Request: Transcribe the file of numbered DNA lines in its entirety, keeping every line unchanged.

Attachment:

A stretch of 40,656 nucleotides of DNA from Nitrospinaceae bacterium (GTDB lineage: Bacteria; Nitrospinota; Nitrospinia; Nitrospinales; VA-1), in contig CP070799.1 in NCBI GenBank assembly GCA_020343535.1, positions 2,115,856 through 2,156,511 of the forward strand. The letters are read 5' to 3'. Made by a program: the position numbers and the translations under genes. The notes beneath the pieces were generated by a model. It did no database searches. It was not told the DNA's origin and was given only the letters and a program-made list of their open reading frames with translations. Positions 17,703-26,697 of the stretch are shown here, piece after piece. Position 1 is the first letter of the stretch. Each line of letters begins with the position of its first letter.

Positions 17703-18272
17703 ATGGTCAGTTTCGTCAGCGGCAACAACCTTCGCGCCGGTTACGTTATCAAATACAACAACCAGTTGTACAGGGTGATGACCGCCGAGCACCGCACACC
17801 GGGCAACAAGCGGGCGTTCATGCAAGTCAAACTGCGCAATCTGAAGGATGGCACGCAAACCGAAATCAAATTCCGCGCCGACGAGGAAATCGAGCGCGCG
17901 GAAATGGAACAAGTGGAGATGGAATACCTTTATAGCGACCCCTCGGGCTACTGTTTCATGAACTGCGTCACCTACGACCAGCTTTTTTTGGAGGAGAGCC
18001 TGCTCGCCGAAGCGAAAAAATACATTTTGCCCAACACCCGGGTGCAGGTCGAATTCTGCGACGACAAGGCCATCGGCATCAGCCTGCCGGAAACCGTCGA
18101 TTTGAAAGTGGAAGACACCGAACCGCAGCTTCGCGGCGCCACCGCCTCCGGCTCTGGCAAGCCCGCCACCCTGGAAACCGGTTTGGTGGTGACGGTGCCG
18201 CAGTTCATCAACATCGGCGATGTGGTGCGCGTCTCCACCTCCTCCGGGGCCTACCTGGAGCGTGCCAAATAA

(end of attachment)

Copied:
A stretch of 40,656 nucleotides of DNA from Nitrospinaceae bacterium (GTDB lineage: Bacteria; Nitrospinota; Nitrospinia; Nitrospinales; VA-1), in contig CP070799.1 in NCBI GenBank assembly GCA_020343535.1, positions 2,115,856 through 2,156,511 of the forward strand. The letters are read 5' to 3'. Made by a program: the position numbers and the translations under genes. The notes beneath the pieces were generated by a model. It did no database searches. It was not told the DNA's origin and was given only the letters and a program-made list of their open reading frames with translations. Positions 17,703-26,697 of the stretch are shown here, piece after piece. Position 1 is the first letter of the stretch. Each line of letters begins with the position of its first letter.

Positions 17703-18272
17703 ATGGTCAGTTTCGTCAGCGGCAACAACCTTCGCGCCGGTTACGTTATCAAATACAACAACCAGTTGTACAGGGTGATGACCGCCGAGCACCGCACACC
17801 GGGCAACAAGCGGGCGTTCATGCAAGTCAAACTGCGCAATCTGAAGGATGGCACGCAAACCGAAATCAAATTCCGCGCCGACGAGGAAATCGAGCGCGCG
17901 GAAATGGAACAAGTGGAGATGGAATACCTTTATAGCGACCCCTCGGGCTACTGTTTCATGAACTGCGTCACCTACGACCAGCTTTTTTTGGAGGAGAGCC
18001 TGCTCGCCGAAGCGAAAAAATACATTTTGCCCAACACCCGGGTGCAGGTCGAATTCTGCGACGACAAGGCCATCGGCATCAGCCTGCCGGAAACCGTCGA
18101 TTTGAAAGTGGAAGACACCGAACCGCAGCTTCGCGGCGCCACCGCCTCCGGCTCTGGCAAGCCCGCCACCCTGGAAACCGGTTTGGTGGTGACGGTGCCG
18201 CAGTTCATCAACATCGGCGATGTGGTGCGCGTCTCCACCTCCTCCGGGGCCTACCTGGAGCGTGCCAAATAA